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Turning the Tide on Japan’s Gender Discrimination

SNA (London) — Shiori Ito won rape lawsuit damages in what may be indicative of the tide turning against Japan’s poor record on gender equality; but for now, Japan’s performance in the World Economic Forum’s Global Gender Gap Report 2020, released last week, speaks of a grim reality.

Japan has dropped even further in the world gender equality rankings, an eleven-point drop to 121st out of 153 surveyed countries; last place among developed nations, and by far the lowest nation in the G7, behind Italy who ranked at 76th place.

While the gender gap has narrowed in the education and health sector, it is still wide in terms of wages, where Japan ranked 121st, and political empowerment, where the country ranked at 144 out of 152 countries. Only 10.1% of lower house politicians in Japan are female, with a mere three women in Abe’s nineteen-member cabinet (following only one woman in the previous cabinet). This means that Japan, a supposedly democratic nation, has less female political representation than countries like Russia, where domestic abuse has been “decriminalized,” India, where marital rape is legal, and Saudi Arabia, where women were only granted the legal right to drive a year ago.

In what could be seen as the light at the end of a dark tunnel, Shiori Ito was awarded 3.3 million yen (about US$30,000) in damages in her rape lawsuit case last week. This case has turned into a long, grueling saga since Ito first went public with the allegations in 2017, two years after the events of 2015 in which Noriyuki Yamaguchi, a high-profile Japanese journalist, allegedly raped Ito following dinner and drinks in which the two discussed a job opportunity.

After going public, Ito was not praised for her bravery or her courage—to the contrary, she initially faced death threats, harassment, and public mockery on television by Japanese officials.

As a result, Ito was essentially forced to move out of the country and to the United Kingdom, where she currently resides. She also had to go public because of police inaction; an arrest warrant for Yamaguchi was overturned at the last minute by Itaru Nakamura, the head of criminal investigation, who was also the former secretary of Chief Cabinet Secretary Yoshihide Suga.

Last week’s court verdict recognized, however, that Ito was “forced to have sex without contraception, while in a state of unconsciousness and severe inebriation,” noting that “the plaintiff continues to suffer from flashbacks and panic attacks until now.”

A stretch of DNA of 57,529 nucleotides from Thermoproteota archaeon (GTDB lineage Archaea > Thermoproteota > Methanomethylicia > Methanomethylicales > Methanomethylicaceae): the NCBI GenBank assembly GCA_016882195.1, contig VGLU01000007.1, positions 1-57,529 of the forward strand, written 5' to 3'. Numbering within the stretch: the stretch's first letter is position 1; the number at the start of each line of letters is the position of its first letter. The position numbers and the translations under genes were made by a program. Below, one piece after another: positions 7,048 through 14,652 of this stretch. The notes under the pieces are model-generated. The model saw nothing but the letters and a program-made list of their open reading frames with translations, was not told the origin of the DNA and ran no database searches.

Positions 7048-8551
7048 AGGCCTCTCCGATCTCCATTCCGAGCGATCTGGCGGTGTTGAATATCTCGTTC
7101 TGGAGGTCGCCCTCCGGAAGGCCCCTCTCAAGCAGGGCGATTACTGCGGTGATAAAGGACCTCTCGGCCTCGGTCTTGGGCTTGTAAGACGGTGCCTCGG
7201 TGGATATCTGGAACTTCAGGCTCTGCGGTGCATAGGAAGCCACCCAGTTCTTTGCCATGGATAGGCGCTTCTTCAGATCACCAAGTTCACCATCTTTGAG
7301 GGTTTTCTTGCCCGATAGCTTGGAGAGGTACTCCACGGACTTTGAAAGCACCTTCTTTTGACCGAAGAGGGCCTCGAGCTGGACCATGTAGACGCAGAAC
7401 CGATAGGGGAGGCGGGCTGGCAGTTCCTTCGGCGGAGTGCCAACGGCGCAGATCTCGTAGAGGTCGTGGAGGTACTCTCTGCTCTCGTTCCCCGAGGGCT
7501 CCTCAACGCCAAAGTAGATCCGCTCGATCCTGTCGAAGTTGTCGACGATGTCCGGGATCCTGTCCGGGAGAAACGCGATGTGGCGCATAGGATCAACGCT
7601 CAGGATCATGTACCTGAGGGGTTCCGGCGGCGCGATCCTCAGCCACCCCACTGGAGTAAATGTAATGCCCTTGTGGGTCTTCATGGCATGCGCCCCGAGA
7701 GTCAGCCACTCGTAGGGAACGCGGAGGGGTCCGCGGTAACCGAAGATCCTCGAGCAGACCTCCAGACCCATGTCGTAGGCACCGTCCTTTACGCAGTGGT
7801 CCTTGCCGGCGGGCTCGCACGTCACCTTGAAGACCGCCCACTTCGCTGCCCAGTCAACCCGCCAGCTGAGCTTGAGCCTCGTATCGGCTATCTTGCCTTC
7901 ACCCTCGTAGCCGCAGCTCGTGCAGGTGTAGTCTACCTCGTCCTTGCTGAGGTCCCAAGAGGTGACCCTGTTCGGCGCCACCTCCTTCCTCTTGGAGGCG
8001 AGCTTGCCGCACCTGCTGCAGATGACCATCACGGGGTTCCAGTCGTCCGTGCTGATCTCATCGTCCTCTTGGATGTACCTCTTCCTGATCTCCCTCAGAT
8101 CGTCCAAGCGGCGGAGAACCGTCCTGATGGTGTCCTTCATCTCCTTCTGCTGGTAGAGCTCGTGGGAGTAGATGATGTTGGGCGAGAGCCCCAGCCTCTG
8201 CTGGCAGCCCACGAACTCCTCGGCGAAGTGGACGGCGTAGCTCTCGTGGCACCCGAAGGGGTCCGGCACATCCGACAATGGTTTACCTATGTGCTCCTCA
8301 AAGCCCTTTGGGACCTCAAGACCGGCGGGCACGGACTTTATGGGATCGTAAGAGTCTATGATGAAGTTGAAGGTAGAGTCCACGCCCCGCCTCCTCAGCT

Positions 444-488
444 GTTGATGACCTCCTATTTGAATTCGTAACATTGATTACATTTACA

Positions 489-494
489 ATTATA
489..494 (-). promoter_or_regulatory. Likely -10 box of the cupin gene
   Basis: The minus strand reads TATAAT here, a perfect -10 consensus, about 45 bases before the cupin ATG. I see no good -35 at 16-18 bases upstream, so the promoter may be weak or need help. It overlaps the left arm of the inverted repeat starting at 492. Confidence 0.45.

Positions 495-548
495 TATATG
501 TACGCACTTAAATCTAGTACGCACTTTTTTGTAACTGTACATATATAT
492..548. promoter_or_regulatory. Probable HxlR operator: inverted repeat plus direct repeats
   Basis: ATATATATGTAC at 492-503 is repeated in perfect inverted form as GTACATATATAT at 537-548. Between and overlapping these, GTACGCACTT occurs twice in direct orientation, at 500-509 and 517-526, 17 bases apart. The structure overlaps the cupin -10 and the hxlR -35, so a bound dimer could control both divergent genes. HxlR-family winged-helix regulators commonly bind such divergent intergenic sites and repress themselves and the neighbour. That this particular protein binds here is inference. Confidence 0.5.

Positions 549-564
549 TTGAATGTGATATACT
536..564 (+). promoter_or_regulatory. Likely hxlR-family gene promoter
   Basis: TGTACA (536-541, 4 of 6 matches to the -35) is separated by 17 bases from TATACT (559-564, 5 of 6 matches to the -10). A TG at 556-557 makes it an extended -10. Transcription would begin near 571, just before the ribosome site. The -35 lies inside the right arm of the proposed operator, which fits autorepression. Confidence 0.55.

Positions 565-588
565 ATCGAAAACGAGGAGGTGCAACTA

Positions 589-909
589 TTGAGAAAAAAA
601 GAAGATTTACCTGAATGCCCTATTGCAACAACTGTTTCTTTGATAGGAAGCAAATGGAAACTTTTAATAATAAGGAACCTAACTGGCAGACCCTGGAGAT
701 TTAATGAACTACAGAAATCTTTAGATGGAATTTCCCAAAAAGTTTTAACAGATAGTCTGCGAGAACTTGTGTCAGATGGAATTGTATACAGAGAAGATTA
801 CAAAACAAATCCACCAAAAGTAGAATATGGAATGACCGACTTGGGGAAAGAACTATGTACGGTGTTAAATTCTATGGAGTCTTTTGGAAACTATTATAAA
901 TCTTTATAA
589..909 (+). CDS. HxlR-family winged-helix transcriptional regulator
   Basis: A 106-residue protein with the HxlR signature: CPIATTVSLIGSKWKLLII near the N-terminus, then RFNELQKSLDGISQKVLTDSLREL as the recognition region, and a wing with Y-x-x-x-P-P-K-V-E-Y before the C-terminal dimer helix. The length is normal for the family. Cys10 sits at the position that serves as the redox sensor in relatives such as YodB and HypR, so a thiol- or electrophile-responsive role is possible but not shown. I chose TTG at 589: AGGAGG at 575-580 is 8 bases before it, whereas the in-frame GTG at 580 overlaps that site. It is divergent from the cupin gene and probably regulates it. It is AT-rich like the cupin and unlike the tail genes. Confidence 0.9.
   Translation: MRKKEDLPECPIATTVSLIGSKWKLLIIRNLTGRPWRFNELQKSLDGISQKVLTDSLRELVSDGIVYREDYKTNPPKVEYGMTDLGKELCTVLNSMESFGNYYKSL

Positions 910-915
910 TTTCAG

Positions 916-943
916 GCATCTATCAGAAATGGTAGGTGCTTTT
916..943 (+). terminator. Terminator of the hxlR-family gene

Ito has shown immense resolve and courage in continuing to push for justice. As she held up a “victory” banner outside Tokyo’s district court following the ruling, the suspect Yamaguchi, who is also a confidant and the biographer of Prime Minister Shinzo Abe, had his 130 million yen (about US$1.2 million) countersuit dismissed.

This case symbolizes the role that Abe and the ruling Liberal Democratic Party in creating the climate in which Japan tumbles down the international gender rankings.

Abe previously said that “women are Japan’s most underused resource,” and has advocated a society where “all women shine.” However, the facts tell a different story. The prime minister has defended and protected cabinet ministers such as Deputy Prime Minister and Finance Minister Taro Aso, who blames sexual harassment victims for their victimization. In May 2018, the Abe Cabinet even officially endorsed Aso’s claim that “the crime of sexual harassment does not exist.”

Moreover, Takumi Nemoto, whom Abe appointed as Labor Minister, thinks that it is “necessary and appropriate” for corporations in Japan to force women to wear high heels at work.

Only 15% of senior leadership positions in Japan’s business sector are held by women, and only 3.7% of CEOs are female. Not even a single Nikkei 225 listed company is headed by a Japanese woman.

Analysis by Kazuo Yamaguchi has revealed that women are promoted to higher positions in corporations at a slower rate than men, due to the often misguided belief that women are likely to quit the workforce in order to have children.

Employees are expected to spend most of their time at work, sacrificing sleep, holidays and even their wages by spending many hours working unpaid overtime shifts. While both parents in a typical husband-and-wife marriage are granted one year of paid leave, 95% of men opt out, meaning the burden of housework and child-rearing falls at the feet of women, forcing some to quit the labor market.

If women do re-enter the labor market after having children, they will most likely go into “non-regular” employment, which is far less stable and secure and poorly paid. This is encouraged by government policy, which provides incentives to spouses who earn less in the form of tax exemptions and free pensions, health, and long-term care insurance.

At least nine universities, including Tokyo Medical University, were discovered to have rigged their exams against females for a number of years, essentially barring them from the sector altogether.

These are only a few of the most egregious cases revealing the grim reality that Abe’s Japan richly deserves its growing reputation for permitting gender discrimination to endure.

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